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What Haunts a 'True Crime' Author : Media: A journalist's book becomes TV's tale; might that inspire another killing?

August 22, 1993|SUE HORTON | Sue Horton is an assistant professor of journalism at USC

A week or so ago, a nightmare came true for me.

Five years ago, NBC aired a miniseries based on my journalistic writings about a group of young Los Angeles men who called themselves the Billionaire Boys Club. Soon after the program ran, I had a dream. In it, a young man came up to me and said, "Well, I did it." I asked what he had done. He told me he had locked his father in a trunk and killed him, just as some of the BBC members had done to the father of one of them. I was terribly upset that he had taken the wrong message from the miniseries. He apologized, and his father was suddenly alive again.

It didn't work that way in real life.

A psychologist who treated Lyle and Eric Menendez has testified that they claimed to have gotten the idea for killing their parents from watching "The Billionaire Boys Club" on TV.

I don't believe that a television program can turn a well-adjusted, compassionate person into a sociopath. But anyone who has seen young children trying out karate moves after watching "Teen-age Mutant Ninja Turtles" understands the impact that television can have on behavior. So it's not impossible that if the Menendez brothers did murder their parents, their decision to do so was in some way shaped by what they saw in "The Billionaire Boys Club."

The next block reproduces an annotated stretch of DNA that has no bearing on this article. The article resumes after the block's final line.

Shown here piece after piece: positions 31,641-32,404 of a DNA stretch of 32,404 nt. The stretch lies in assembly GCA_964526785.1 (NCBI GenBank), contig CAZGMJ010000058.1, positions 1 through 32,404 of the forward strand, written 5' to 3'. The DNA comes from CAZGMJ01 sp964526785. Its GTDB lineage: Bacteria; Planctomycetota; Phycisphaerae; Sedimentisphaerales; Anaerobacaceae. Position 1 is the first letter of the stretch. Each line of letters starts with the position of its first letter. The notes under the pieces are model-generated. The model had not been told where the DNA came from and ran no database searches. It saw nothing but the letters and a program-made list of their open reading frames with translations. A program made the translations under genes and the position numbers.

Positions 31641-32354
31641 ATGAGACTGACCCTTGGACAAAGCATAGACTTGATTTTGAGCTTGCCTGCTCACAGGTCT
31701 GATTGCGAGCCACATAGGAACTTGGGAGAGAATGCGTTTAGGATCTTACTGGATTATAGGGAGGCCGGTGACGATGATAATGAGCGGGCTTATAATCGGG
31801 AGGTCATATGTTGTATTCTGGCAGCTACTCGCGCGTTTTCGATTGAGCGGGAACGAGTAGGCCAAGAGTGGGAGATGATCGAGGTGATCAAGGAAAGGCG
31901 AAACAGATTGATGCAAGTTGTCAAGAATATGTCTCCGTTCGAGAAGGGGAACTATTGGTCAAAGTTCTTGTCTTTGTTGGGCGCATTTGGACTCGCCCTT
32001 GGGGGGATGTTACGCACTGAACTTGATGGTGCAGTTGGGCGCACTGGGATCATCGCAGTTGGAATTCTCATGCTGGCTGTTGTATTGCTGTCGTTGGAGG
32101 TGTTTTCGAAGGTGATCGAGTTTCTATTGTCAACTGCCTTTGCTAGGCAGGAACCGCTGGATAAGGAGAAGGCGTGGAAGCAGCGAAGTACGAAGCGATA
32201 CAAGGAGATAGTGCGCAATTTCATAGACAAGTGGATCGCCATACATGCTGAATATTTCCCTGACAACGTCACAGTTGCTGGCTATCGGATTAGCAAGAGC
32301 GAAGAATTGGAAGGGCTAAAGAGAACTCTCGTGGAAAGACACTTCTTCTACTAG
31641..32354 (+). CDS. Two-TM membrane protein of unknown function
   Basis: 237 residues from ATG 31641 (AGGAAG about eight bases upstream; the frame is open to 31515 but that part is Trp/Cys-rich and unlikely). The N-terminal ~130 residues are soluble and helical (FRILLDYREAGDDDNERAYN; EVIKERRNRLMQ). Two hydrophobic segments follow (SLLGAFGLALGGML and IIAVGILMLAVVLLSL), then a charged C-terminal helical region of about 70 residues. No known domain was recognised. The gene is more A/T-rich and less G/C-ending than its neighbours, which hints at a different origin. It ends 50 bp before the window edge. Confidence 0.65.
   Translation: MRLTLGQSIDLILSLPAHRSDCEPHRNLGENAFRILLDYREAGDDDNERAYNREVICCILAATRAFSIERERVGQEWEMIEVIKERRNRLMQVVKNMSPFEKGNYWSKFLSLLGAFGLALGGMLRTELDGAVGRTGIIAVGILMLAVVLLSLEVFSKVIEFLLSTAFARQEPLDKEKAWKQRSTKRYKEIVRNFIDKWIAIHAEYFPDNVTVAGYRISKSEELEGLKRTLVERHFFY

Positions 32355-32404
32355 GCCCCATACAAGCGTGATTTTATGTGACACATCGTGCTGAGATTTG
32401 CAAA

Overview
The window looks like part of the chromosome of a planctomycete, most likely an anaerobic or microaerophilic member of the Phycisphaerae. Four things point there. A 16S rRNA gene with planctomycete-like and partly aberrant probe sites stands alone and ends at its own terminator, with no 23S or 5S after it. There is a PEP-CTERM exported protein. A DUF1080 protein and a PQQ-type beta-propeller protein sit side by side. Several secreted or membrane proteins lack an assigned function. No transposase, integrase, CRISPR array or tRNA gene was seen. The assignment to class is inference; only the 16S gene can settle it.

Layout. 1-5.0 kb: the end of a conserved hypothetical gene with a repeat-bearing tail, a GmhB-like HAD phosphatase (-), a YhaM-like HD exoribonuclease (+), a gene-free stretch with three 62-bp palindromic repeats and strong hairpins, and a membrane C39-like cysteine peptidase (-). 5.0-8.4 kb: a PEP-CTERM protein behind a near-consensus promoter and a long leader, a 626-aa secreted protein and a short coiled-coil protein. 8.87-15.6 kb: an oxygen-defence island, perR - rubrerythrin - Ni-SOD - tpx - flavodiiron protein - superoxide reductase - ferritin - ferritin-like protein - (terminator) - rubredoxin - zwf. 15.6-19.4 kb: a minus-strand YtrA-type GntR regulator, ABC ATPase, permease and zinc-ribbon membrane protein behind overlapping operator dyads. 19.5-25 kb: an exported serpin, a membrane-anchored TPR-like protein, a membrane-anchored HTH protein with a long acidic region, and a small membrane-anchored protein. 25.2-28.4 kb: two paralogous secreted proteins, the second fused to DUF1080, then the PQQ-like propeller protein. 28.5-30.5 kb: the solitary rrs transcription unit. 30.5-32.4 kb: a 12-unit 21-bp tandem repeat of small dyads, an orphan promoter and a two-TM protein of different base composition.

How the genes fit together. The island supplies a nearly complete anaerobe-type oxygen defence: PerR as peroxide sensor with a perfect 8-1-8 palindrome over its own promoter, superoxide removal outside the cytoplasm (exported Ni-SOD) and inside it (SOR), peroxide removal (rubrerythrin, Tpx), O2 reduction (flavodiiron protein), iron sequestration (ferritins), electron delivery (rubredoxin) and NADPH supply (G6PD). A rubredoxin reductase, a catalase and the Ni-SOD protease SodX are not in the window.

Journalists who write about crime do so in an attempt to understand and explain this increasingly prevalent aspect of society. But coming to a clear understanding of criminality is not simple. In trying to unravel the story of the BBC, which included at least two murders as well as numerous financial crimes, I interviewed more than 100 people. I sat in on two criminal trials and reviewed more than 20,000 pages of documents. The book that resulted from my work presented, I hope, a detailed and accurate examination of a set of crimes and the particular culture that produced them.

I worry that something important is lost when journalistic work is translated into drama. The primary purpose of journalism is to inform; the primary purpose of dramatic television is to entertain. The producers, writer and director of "The Billionaire Boys Club" took great pains to be accurate, and they handled the material as thoughtfully as is possible. But when a popular young actor like Judd Nelson plays the role of the BBC's leader, the story takes on an aura of glamor that overshadows the horror of the crime.

People worry about the graphic quality of television violence, but it is far less graphic than violence in real life. In the miniseries, we watched as members of the BBC locked the father of another member in a trunk. We watched their horror when they discovered he was dead. What we didn't experience was the overpowering smell of urine and feces, the feel of cold, lifeless skin, the horror of trying to maneuver a dead, stiffening body out a door, into a truck and then over a cliff. On television, it all happened quickly; in reality, it was an hours-long ordeal.

I'm not sure what the solution is. Television has a ravenous appetite for "true-life" stories, even if it ends up portraying them in a way that doesn't reflect true life. And the reason programmers want these stories is that audiences love them. Millions of people have seen "The Billionaire Boys Club," as well as the dozens of other "true crime" dramas that air each year. I worry that these kinds of stories now seem commonplace, a part of the general experience of being American, instead of truly grotesque aberrations.

A television movie about the Menendez brothers is already in development. I can't help but wonder what additional violence it will spawn.

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